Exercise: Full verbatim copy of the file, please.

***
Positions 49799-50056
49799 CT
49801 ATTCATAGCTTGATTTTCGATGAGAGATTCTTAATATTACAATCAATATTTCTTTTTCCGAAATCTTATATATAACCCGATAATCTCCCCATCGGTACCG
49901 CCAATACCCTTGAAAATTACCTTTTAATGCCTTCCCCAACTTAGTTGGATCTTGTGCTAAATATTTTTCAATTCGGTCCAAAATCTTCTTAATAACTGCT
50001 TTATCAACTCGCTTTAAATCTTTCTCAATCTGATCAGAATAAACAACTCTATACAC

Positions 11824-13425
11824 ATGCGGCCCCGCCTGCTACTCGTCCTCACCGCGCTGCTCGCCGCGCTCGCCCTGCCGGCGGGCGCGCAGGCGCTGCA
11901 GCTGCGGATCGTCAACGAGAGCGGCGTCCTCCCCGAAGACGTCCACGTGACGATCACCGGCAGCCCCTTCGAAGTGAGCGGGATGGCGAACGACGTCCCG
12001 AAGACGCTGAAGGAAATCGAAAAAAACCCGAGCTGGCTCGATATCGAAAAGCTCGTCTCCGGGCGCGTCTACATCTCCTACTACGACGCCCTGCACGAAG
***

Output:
Positions 49799-50056
49799 CT
49801 ATTCATAGCTTGATTTTCGATGAGAGATTCTTAATATTACAATCAATATTTCTTTTTCCGAAATCTTATATATAACCCGATAATCTCCCCATCGGTACCG
49901 CCAATACCCTTGAAAATTACCTTTTAATGCCTTCCCCAACTTAGTTGGATCTTGTGCTAAATATTTTTCAATTCGGTCCAAAATCTTCTTAATAACTGCT
50001 TTATCAACTCGCTTTAAATCTTTCTCAATCTGATCAGAATAAACAACTCTATACAC

Positions 11824-13425
11824 ATGCGGCCCCGCCTGCTACTCGTCCTCACCGCGCTGCTCGCCGCGCTCGCCCTGCCGGCGGGCGCGCAGGCGCTGCA
11901 GCTGCGGATCGTCAACGAGAGCGGCGTCCTCCCCGAAGACGTCCACGTGACGATCACCGGCAGCCCCTTCGAAGTGAGCGGGATGGCGAACGACGTCCCG
12001 AAGACGCTGAAGGAAATCGAAAAAAACCCGAGCTGGCTCGATATCGAAAAGCTCGTCTCCGGGCGCGTCTACATCTCCTACTACGACGCCCTGCACGAAG